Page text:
Because of many delays, my flight from Jakarta arrived at Padang’s damaged airport at night, less than 30 hours after the devastating 7.6-magnitude earthquake that shook the city. Petrol shortages had made it difficult to find a car, so my colleagues from Mercy Corps’ West Sumatra program picked me up by motorcycle.
As we drove the highway from the airport to the city, I suddenly realized why it seemed so eerie. Except for isolated fluorescent bulbs showing where there were generators, all the lights were out. The houses and shops along the highway loomed in the light of the three-quarter moon. Then, as we got closer to the city, I started to see houses that loomed too far, roofs that had slipped to the ground, corners that had fallen off of walls leaving the interior exposed.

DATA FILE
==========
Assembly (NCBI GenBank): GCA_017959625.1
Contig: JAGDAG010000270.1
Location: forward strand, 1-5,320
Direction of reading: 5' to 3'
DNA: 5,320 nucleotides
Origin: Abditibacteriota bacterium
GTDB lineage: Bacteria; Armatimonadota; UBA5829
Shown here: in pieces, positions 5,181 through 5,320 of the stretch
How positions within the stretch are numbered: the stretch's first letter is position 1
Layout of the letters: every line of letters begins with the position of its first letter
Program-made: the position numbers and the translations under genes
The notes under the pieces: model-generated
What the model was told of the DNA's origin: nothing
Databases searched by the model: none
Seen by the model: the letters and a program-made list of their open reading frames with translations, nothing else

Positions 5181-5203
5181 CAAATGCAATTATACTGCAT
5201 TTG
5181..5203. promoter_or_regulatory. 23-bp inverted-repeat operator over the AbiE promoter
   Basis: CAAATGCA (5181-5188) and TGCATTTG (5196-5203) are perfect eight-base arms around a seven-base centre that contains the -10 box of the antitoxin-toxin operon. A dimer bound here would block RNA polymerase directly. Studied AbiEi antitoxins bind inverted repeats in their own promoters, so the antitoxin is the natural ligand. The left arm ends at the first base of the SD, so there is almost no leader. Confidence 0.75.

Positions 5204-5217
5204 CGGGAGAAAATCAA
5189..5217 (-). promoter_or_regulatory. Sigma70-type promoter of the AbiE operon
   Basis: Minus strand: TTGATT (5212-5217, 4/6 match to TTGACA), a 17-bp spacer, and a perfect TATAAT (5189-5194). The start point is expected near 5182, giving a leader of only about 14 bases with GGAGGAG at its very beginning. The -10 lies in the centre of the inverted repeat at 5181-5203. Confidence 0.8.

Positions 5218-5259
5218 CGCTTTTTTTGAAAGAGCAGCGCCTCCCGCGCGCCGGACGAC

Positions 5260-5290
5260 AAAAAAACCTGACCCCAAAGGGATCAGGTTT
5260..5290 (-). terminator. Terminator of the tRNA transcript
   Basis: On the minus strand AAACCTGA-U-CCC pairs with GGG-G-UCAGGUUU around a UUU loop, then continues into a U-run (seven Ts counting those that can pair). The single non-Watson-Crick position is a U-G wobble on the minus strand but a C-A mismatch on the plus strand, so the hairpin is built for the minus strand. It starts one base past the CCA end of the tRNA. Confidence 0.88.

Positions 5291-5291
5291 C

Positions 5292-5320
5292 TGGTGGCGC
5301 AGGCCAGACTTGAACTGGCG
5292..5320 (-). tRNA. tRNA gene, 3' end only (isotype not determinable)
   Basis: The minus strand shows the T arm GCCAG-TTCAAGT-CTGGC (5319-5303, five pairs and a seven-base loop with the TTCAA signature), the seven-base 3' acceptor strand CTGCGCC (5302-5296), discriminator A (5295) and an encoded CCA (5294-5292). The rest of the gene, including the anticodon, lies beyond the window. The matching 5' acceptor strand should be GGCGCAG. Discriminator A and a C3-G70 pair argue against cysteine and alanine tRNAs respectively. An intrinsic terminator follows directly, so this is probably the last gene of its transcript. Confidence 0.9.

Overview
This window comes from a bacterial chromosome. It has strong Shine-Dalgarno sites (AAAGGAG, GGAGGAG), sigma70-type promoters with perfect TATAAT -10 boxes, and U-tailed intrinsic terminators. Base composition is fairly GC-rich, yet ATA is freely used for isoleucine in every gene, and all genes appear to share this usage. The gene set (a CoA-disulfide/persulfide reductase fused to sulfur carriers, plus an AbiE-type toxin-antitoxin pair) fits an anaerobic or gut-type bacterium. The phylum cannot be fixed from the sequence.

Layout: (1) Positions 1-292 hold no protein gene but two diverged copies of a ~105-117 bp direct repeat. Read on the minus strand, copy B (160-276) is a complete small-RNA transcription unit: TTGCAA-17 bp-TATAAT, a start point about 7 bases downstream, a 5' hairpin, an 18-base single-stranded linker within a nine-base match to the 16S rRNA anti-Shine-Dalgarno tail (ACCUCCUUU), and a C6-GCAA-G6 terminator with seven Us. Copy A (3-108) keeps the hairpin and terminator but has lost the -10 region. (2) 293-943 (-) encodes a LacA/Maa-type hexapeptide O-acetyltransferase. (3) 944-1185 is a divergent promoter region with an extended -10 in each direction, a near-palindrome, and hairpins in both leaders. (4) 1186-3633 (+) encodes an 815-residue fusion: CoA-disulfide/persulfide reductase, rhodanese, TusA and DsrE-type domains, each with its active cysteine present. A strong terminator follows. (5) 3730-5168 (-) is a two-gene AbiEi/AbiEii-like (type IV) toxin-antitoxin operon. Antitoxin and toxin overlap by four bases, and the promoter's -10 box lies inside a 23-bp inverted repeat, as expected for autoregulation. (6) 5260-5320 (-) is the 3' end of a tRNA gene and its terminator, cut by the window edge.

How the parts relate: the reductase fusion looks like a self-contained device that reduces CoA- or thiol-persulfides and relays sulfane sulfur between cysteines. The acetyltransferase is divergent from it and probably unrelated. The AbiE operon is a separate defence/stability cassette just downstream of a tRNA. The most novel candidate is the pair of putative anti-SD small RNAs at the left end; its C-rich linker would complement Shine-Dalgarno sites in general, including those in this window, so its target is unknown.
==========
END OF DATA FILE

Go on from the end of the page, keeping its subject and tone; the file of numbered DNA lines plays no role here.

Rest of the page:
“Three people died there,” said Popo, the Mercy Corps engineer who had picked me up, pointing at an expensive-looking building that had completely collapsed.
We drove on through the city to our office. Every gas station was surrounded by long lines of cars, packs of motorcycles, and even crowds of people, jerry cans in hand, waiting for hours to fill up on gasoline.
Driving up to the Mercy Corps Padang office I heard the roar of a generator. Inside, lit by a few long fluorescent bulbs hooked directly to the power source, staff members from Mercy Corps and Komunitas Siaga Tsunami (Kogami), our local partner, sprawled on couches under white boards where they had written the latest information, gleaned from discussion with the government, the Red Cross and their own assessments. There were at 197 people dead in Padang city alone. Hundreds of houses badly damaged.
Late into the night, the team planned out the schedule for the next three days assessment of the needs for displaced families here in earthquake-devastated Padang.